3 Reasons to Invest in Cannabis Stocks, Despite the Coronavirus

Could cannabis, a relatively new sector, be a safe bet for consumers looking for reasonably safe and good-value long term investments? Here’s why we think so.

A couple of decades ago, massive ad campaigns decried cannabis as a dangerous drug. Whether as a gateway or a danger in itself, it was demonized and it just seemed common-sense to stay away from it for many people. 

Now, cannabis is legal in most states either for medical or recreational use. Only in Idaho and South Dakota is its use totally criminalized for any purpose, a massive turnaround from bygone days. State legislators are seeing the benefit of it as a source of tax revenue, and for consumers, legalization means great security, variety, and generally, quality. If we assume that legalization has a creep-effect, it won’t be long until it is legal across the country, making cannabis stocks a potentially great investment in the long run.

1. Strong & steady demand 

Across states like California and Colorado, where cannabis is legal both for medicinal and recreational uses, there has been a boom since legalization. It is possible that this demand already existed in the days when the drug was criminalized and it has just come out of the shadows, so to speak. Indeed, even in the face of the headwinds the entire economy is running into with the COVID-19 pandemic, the fledgling sector has reported record growth in sales of between 20-25% across all locations as people seek new ways to stay home and chill out. 

Jane Technologies, the e-commerce platform for cannabis, reported a surge of some 142% in the month of March. As with other legal drugs, like caffeine and alcohol, cannabis seems to relatively price elastic, and won’t be the first thing that users will cut back on when finances are restrained. In California alone, the legal cannabis sector was worth $3.1 billion in 2019, and projected to grow to $7.2 billion by 2024.

2. Cheaper valuations

Despite the existing demand and growth potential of cannabis as a legal substance, both medicinal and recreational, some investors are reticent. There are probably certain cultural explanations for this related to anti-cannabis propaganda of bygone days. Another problem is that many companies were, for the most part, heavily indebted, cash-poor, and richly valued before COVID-19 hit. Now, however, like many others, their stocks are taking a beating.

That means opportunities to buy into some of the big names in the sector like Canopy Growth (NYSE: CGC) Aurora Cannabis (NYSE: ACB) and Cronos (NASDAQ: CRON) are trading cheaply compared to a few months ago, though some of the price/sales ratios are still quite high. 

Moreover, since agricultural activity won’t be badly affected by the restrictions in place, and supply continues in the form of deliveries, the industry is far less affected than most. Particularly if we consider that illegal operators who continue working in states like California won’t be able to continue their operations without drawing attention to themselves, it is a good time for legal cannabis. Consumers who were previously still going with their dealer may “see the light” so to speak.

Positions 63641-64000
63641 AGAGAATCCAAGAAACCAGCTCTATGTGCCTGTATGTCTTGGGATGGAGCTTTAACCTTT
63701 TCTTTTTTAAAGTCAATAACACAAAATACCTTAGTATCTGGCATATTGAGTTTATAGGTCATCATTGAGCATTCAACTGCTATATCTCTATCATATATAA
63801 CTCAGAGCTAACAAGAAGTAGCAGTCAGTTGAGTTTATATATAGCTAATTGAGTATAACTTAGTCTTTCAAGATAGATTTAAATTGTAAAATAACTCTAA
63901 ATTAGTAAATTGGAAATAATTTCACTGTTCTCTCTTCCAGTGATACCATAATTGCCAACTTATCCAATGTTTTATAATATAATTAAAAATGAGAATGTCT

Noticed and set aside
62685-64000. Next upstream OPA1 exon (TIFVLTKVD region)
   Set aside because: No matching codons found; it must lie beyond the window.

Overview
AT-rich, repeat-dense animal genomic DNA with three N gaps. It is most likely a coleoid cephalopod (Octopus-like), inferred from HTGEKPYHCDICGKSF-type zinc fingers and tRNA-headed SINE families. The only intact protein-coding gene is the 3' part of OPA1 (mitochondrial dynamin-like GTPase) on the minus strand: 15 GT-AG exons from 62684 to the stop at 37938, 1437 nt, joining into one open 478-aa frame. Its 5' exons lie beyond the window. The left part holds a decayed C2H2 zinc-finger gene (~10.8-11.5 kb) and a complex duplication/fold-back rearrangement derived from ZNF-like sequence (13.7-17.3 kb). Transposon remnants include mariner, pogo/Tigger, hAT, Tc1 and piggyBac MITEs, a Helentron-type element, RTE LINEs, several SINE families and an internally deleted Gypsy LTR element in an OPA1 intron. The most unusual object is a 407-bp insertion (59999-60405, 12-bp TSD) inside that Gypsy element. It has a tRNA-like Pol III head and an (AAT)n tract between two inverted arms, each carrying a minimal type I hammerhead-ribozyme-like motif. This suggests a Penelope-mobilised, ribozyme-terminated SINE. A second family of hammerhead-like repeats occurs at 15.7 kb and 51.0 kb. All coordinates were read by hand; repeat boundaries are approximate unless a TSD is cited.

3. Long-term growth.

With all of this in mind, the growing acceptance of cannabis is likely to make it a sector set to experience growth. Not only because of legalization-creep, but also the host of other uses and products that cannabis itself has the potential to be used for. 

We are all by now familiar with CBD and medicinal cannabis, but there is also a host of uses of cannabis and hemp fiber which were popular prior to the demonization of cannabis as a drug. In a world crying-out for alternatives to packaging, cannabis is a potential solution, and that only as a by-product. There is also an entire section of beverages using CBD as an alternative to alcohol, promising many of the pleasant aspects of alcohol without the hangovers and with far fewer calories than alcoholic beverages generally.

There is even a THC-based alternative to beer, which purports to be healthier than the real thing, with just as good of a buzz. So it looks like, from many angles, the future is bright for cannabis. Just how big is hard to say, given the uneven rollout of legalization across states, and the enduring loyalty of many consumers to their illegal dealers. But this can be expected to change as consumers learn the advantages of legally produced and supplied cannabis. What we can expect is a flurry of mergers and acquisitions as the sector becomes consolidated. The trick will be making the right bets now.

MyWallSt operates a full disclosure policy. MyWallSt staff currently hold long positions in companies mentioned above. Read our full disclosure policy here.